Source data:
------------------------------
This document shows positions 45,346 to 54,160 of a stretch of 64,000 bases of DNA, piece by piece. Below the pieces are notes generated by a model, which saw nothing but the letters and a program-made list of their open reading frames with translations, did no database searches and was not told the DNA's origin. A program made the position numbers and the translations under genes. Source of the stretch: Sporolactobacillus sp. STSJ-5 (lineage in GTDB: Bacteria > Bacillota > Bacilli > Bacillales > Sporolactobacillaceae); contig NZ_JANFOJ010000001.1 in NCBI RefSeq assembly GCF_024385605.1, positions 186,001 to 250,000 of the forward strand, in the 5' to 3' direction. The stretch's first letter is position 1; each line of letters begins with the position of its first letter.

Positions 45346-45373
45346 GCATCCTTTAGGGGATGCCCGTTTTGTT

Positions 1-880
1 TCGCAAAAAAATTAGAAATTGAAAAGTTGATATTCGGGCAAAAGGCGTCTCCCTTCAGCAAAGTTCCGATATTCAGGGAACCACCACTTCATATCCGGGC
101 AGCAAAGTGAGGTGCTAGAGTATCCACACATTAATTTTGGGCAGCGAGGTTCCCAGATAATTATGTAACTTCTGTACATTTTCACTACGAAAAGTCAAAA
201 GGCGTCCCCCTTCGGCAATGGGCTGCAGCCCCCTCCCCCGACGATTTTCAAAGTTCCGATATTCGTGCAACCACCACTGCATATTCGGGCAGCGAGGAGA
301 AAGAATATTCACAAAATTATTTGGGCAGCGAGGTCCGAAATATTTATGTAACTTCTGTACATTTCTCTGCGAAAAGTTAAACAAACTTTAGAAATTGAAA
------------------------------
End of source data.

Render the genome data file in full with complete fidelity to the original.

This document shows positions 45,346 to 54,160 of a stretch of 64,000 bases of DNA, piece by piece. Below the pieces are notes generated by a model, which saw nothing but the letters and a program-made list of their open reading frames with translations, did no database searches and was not told the DNA's origin. A program made the position numbers and the translations under genes. Source of the stretch: Sporolactobacillus sp. STSJ-5 (lineage in GTDB: Bacteria > Bacillota > Bacilli > Bacillales > Sporolactobacillaceae); contig NZ_JANFOJ010000001.1 in NCBI RefSeq assembly GCF_024385605.1, positions 186,001 to 250,000 of the forward strand, in the 5' to 3' direction. The stretch's first letter is position 1; each line of letters begins with the position of its first letter.

Positions 45346-45373
45346 GCATCCTTTAGGGGATGCCCGTTTTGTT

Positions 1-880
1 TCGCAAAAAAATTAGAAATTGAAAAGTTGATATTCGGGCAAAAGGCGTCTCCCTTCAGCAAAGTTCCGATATTCAGGGAACCACCACTTCATATCCGGGC
101 AGCAAAGTGAGGTGCTAGAGTATCCACACATTAATTTTGGGCAGCGAGGTTCCCAGATAATTATGTAACTTCTGTACATTTTCACTACGAAAAGTCAAAA
201 GGCGTCCCCCTTCGGCAATGGGCTGCAGCCCCCTCCCCCGACGATTTTCAAAGTTCCGATATTCGTGCAACCACCACTGCATATTCGGGCAGCGAGGAGA
301 AAGAATATTCACAAAATTATTTGGGCAGCGAGGTCCGAAATATTTATGTAACTTCTGTACATTTCTCTGCGAAAAGTTAAACAAACTTTAGAAATTGAAA